by Yates, Richard, 1926-1992.
Call Number: Ed.a
"Neither of the Grimes sisters would have a happy life, and looking back it always seemed that the trouble began with their parents' divorce." So begins Yates's masterful novel about two equally doomed sisters, one who dreams of being a wife and mother, one who dreams of being an independent career girl.

by Bryant, Janie.
Call Number: 746.5 B9148
Whether you prefer those jewel-tone Joan dresses, Peggy's prim yet kicky office wear, or the tailored shirtwaists and pastel frocks in Betty's closet, Mad Men costume designer Janie Bryant will have you accessorizing like a 1960s style icon in no time.

by Della Femina, Jerry.
Call Number: 659 D357 2010
Jerry Della Femina got his big break in advertising as a junior copywriter in 1961. Six years later, he opened his own agency and has been a heavy hitter in advertising ever since. His 1970 book was one of the inspirations for Mad Men. Does the show get it right? According to Matthew Weiner, Jerry says, "You're not even close. It was so much worse than what you're seeing on the show."

by Vargas-Cooper, Natasha.
Call Number: 809.2954 M178Va
From the Rothko painting in Bert Cooper's office to the story behind the Lucky Strike and Maidenform ads to the underworld of Greenwich Village junkies in the 1960s, Natasha Vargas-Cooper provides the inside scoop on all those historical details that keep us watching.

by Maas, Jane.
Call Number: 659.092 M111-1
Find out what life was like for a female Madison Avenue advertising executive in the 1960s and 1970s in this tell-all account. Maas got her start at the legendary Ogilvy & Mather, and rose through the ranks to become a creative director and agency officer. She dishes plenty about the sex and boozing, but also writes frankly about workplace inequalities, sexism, and the other challenges that women in the advertising world faced.

by Wilson, Sloan, 1920-2003.
Call Number: Ed.a
Tom Rath is the fictionalized incarnation of William H. Whyte's "organization man," a veteran who enters the corporate rat race, and falls into the dreary paces of that world. And like Don Draper, there's a big secret lingering in his past that he fears will destroy his fragile, and really not-so-happy suburban family life.

by Whyte, William Hollingsworth.
Call Number: 301.5 W629 2002
Whyte observed the phenomenon of the "organization man" while studying the CEOs of major corporations in postwar America. The organization man was well-rounded, unexceptional, fit in well with others, had a home in the suburbs, and a horror of appearing elite, intellectual, or of calling attention to himself in any way. First published in 1956, Whyte's study of changes in corporate culture and conformity challenged ideas of rugged American individualism and was massively influential.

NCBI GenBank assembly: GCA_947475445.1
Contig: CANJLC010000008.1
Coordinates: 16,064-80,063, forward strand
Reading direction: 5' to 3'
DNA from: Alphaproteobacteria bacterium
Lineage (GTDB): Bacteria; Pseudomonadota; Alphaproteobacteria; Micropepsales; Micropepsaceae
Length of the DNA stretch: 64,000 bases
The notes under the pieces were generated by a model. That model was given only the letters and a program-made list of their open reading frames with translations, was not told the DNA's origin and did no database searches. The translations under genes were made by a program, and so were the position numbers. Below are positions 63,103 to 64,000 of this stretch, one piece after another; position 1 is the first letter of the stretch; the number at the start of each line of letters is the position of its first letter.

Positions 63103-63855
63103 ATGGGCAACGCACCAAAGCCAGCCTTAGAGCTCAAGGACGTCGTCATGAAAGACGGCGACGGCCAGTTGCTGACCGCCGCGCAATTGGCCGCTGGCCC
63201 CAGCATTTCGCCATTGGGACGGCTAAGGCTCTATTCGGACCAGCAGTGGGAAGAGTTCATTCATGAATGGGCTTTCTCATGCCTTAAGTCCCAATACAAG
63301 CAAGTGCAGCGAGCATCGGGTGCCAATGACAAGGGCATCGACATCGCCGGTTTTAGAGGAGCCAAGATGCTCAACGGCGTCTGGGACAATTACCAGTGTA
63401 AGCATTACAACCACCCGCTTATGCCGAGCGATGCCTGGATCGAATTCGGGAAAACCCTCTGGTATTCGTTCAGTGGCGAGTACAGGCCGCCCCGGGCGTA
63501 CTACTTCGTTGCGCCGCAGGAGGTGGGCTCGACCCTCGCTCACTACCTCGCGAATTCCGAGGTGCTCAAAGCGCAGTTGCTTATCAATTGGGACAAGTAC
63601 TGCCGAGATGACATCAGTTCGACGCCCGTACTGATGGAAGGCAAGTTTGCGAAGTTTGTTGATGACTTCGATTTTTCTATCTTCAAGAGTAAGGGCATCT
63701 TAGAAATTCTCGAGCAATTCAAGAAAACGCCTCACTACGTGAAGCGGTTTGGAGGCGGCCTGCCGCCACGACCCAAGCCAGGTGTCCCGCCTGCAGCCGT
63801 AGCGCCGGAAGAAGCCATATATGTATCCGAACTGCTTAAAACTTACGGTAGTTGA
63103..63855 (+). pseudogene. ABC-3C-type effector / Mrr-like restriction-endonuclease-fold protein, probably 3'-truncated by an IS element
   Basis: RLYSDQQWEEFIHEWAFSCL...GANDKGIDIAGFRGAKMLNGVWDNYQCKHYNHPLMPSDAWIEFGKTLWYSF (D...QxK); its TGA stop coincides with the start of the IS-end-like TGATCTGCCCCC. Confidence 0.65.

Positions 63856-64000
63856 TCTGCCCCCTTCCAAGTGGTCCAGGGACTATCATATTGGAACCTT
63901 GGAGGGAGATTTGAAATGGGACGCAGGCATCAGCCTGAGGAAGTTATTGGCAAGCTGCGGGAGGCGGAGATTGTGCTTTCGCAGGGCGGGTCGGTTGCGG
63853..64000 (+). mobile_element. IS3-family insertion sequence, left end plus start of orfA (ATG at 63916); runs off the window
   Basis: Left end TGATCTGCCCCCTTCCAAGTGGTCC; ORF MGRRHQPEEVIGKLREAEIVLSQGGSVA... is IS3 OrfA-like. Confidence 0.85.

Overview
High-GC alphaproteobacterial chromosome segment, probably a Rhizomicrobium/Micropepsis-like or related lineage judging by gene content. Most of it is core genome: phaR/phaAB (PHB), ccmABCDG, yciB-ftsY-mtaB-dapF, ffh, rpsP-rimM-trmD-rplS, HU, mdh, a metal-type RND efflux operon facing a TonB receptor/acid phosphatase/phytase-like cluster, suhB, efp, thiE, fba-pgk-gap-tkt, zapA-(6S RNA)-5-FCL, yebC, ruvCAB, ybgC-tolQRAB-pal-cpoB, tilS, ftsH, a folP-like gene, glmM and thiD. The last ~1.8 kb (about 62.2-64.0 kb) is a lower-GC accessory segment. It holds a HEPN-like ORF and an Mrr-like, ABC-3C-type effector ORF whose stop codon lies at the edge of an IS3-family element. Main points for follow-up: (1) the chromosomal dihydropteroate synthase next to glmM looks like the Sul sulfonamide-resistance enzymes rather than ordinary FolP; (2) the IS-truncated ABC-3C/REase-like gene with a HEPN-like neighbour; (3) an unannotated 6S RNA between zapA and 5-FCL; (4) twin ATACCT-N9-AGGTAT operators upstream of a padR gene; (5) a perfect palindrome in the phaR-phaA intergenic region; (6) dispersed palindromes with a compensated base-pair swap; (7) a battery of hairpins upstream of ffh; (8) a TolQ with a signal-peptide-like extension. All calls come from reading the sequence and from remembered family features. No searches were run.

by Fraterrigo, Elizabeth.
Call Number: 051 P722Fa

Fraterrigo weaves sociological aspects and influences into this analysis of the Playboy lifestyle which has had widespread influence on postwar American culture.


by Updike, John.
Call Number: Ed.c
In high school, Harry "Rabbit" Angstrom, was a basketball star. Now, he's a young father in crisis, unsure about the decisions he's made and the course his life is taking. He makes a spur of the moment decision to abandon his family, and learns that "if you have the guts to be yourself other people'll pay your price."

by Yates, Richard, 1926-1992.
Call Number: Ed.b
The misery of suburban life and unfulfilled dreams has been done many times, but rarely so well as Yates's bleak and affecting novel about Frank and April Wheeler, the original Don and Betty.

by Brown, Helen Gurley.
Call Number: 177 B878-1 2004
First published in 1964, this manual of dubious advice by writer, Cosmopolitan editor, and bad girl about town Helen Gurley Brown covers potential minefields like the office party, getting credit for your ideas, drinking on the job ("Should you or shouldn't you keep a bottle in your desk drawer? Oh come on, you're a big girl!") and navigating an affair with your married co-worker. Best of all are HGB's tips for a "sexy office," including this nugget: "The ashtray on my desk says 'I'm sexy' in six languages all around its rim. I'm sure you can find one just as interesting."